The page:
Are we more forgiving of an artificial intelligence (AI) agent than a human when we are let down? Less appreciative of an AI bot than a human when we are helped? In a new Journal of Marketing study, our research team examined these questions and discovered that consumers respond differently to favorable and unfavorable treatment at the hands of an AI agent versus another human. Our results suggest that AI agents may partially bypass consumer resistance to unfavorable treatment. In addition, AI agents are given less credit for doling out favorable treatment.
Consumers and marketing managers currently are in a period of technological transition where AI agents are increasingly replacing human representatives. AI agents have been adopted across a broad range of consumer domains to handle customer transactions, including traditional retail, travel, ride and residence sharing, and even legal and medical services. Given AI agents’ advanced information processing capabilities and labor cost advantages, the transition away from human representatives for administering product and services is expected to continue. However, what are the implications for customer response and satisfaction?
Our research team found that when a product or service offer is worse than expected, consumers respond better when dealing with an AI agent. In contrast, for an offer that is better than expected, consumers respond more favorably to a human agent. For example, Uber uses an AI machine learning system to estimate travel elasticities and administer ride price offers. Imagine a customer who pays for an Uber ride downtown, but for the return trip unexpectedly receives a price offer triple the original. Our work reveals that administration of this worse-than-expected offer by an AI agent, rather than a human agent, yields better purchase likelihood, customer satisfaction, and intentions toward the use of Uber in the future. However, if the return trip price is unexpectedly much better than anticipated, the response is more favorable when administered by a human.
This effect happens because AI agents, compared to human agents, are perceived to have weaker personal intentions when making decisions. That is, since an AI agent is a non-human machine, consumers typically do not believe that an AI agent’s behavior is driven by underlying selfishness or kindness. As a result, consumers believe that AI agents lack selfish intentions (which would typically be punished) in the case of an unfavorable offer and lack benevolent intentions (which would typically be rewarded) in the case of a favorable offer.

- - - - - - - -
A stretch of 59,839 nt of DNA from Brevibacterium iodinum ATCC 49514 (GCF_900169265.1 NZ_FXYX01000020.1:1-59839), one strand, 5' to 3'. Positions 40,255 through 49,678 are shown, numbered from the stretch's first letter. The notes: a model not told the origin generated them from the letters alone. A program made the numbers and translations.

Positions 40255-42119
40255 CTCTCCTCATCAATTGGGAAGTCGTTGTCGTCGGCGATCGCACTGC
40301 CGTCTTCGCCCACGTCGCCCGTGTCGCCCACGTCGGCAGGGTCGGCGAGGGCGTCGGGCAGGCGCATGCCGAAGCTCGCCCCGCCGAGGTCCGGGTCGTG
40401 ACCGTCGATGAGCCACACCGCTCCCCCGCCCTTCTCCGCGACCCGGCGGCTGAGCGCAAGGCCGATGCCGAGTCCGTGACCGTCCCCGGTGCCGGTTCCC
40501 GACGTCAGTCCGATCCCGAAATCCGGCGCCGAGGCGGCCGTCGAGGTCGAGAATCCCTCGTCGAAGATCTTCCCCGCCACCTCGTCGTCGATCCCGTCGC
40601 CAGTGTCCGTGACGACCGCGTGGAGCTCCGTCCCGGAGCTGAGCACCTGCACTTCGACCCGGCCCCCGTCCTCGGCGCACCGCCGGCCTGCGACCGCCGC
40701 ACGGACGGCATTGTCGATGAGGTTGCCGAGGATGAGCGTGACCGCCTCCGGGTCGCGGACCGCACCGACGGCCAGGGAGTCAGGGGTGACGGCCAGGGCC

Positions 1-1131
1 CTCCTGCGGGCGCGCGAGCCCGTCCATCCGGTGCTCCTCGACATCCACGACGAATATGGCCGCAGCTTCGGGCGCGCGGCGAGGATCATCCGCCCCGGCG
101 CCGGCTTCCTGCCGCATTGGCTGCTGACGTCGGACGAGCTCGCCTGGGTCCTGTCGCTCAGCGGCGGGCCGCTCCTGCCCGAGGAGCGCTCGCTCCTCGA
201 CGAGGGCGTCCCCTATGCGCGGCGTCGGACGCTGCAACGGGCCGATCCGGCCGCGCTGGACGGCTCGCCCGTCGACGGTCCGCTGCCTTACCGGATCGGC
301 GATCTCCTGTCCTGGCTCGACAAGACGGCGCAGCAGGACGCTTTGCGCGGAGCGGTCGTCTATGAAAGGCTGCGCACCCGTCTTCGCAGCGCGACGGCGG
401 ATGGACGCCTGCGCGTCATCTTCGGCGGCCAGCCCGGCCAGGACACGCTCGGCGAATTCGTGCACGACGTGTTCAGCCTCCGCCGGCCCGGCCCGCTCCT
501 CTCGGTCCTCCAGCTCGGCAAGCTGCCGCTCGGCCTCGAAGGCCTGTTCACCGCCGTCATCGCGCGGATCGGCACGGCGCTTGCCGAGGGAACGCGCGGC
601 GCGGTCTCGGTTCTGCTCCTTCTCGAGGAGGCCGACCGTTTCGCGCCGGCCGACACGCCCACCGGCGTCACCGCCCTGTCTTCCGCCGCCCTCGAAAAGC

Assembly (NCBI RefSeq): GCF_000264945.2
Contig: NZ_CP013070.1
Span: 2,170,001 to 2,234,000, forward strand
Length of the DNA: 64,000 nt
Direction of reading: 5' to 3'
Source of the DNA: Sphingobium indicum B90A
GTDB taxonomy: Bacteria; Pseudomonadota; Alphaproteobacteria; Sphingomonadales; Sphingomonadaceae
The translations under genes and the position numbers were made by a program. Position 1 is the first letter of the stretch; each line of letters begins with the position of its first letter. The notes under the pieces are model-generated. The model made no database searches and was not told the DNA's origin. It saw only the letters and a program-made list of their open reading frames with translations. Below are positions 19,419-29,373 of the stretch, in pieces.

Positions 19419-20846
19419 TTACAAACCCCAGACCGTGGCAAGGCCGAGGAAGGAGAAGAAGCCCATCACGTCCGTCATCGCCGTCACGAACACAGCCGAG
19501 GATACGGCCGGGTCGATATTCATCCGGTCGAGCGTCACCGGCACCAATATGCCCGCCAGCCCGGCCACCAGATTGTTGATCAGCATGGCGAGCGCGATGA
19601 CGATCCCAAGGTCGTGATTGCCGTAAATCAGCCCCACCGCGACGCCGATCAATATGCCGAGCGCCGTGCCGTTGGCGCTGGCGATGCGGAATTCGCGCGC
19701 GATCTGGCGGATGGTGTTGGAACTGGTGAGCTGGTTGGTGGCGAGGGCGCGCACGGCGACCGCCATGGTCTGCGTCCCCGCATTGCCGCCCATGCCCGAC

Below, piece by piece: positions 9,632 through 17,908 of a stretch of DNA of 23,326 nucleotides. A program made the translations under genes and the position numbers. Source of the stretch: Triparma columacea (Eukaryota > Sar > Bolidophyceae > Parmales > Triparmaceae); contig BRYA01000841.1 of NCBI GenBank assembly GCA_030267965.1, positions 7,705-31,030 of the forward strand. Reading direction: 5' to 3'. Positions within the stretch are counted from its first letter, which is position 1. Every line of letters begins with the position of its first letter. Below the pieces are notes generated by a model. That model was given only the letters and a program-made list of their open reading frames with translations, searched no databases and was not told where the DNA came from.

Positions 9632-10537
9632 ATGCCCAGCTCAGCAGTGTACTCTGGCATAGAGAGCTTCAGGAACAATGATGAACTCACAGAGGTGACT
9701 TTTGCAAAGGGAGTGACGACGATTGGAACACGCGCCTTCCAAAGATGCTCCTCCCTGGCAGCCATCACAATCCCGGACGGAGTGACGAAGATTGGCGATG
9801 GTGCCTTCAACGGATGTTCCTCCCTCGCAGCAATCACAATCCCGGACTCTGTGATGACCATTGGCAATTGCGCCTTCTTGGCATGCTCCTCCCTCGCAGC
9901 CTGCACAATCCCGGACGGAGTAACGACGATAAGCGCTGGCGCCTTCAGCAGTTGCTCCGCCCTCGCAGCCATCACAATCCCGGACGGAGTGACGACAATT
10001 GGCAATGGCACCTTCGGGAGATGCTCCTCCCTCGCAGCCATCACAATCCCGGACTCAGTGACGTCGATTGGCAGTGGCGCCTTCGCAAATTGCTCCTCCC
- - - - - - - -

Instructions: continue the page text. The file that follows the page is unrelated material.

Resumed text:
Our team also discovered that designing an AI agent to appear more humanlike can change consumer response. For example, a service robot that appears more humanlike (e.g., with human body structure and facial features) elicits more favorable responses to a better-than-expected offer than a more machinelike AI agent without human features. This occurs because AI agents that are more humanlike are perceived to have stronger intentions when making the offer.
What does this mean for marketing managers? For a marketer who is about to deliver bad news to a customer, an AI representative will improve that customer’s response. This would be the best approach for negative situations such as unexpectedly high price offers, cancellations, delays, negative evaluations, status changes, product defects, rejections, service failures, and stockouts. However, good news is best delivered by a human. Unexpectedly positive outcomes could include expedited deliveries, rebates, upgrades, service bundles, exclusive offers, loyalty rewards and customer promotions.
Managers can apply our findings to prioritize (vs. postpone) human to AI role transitions in situations where negative (vs. positive) interactions are more frequent. Moreover, even when a role transition is not entirely passed to an AI agent, the selective recruitment of an AI agent to disclose certain negative information could still be advantageous. Firms that have already transitioned to consumer-facing AI agents, including the multitude of online and mobile applications that use AI-based algorithms to create and administer offers, also stand to benefit from our findings. Our research reveals that AI agents should be selectively made to appear more or less humanlike depending upon the situation.
For consumers, our findings reveal a “blind spot” when dealing with AI agents, particularly when considering offers that fall short of expectations. Indeed, our findings introduce an ethical dilemma around the use of AI agents – is it appropriate to use AI to bypass consumer resistance to poor offers? We hope that making consumers aware of this phenomenon will improve their decision quality when dealing with AI agents, while also providing marketing managers techniques, such as making AI more humanlike in certain contexts, for managing this dilemma.
Go to the Journal of Marketing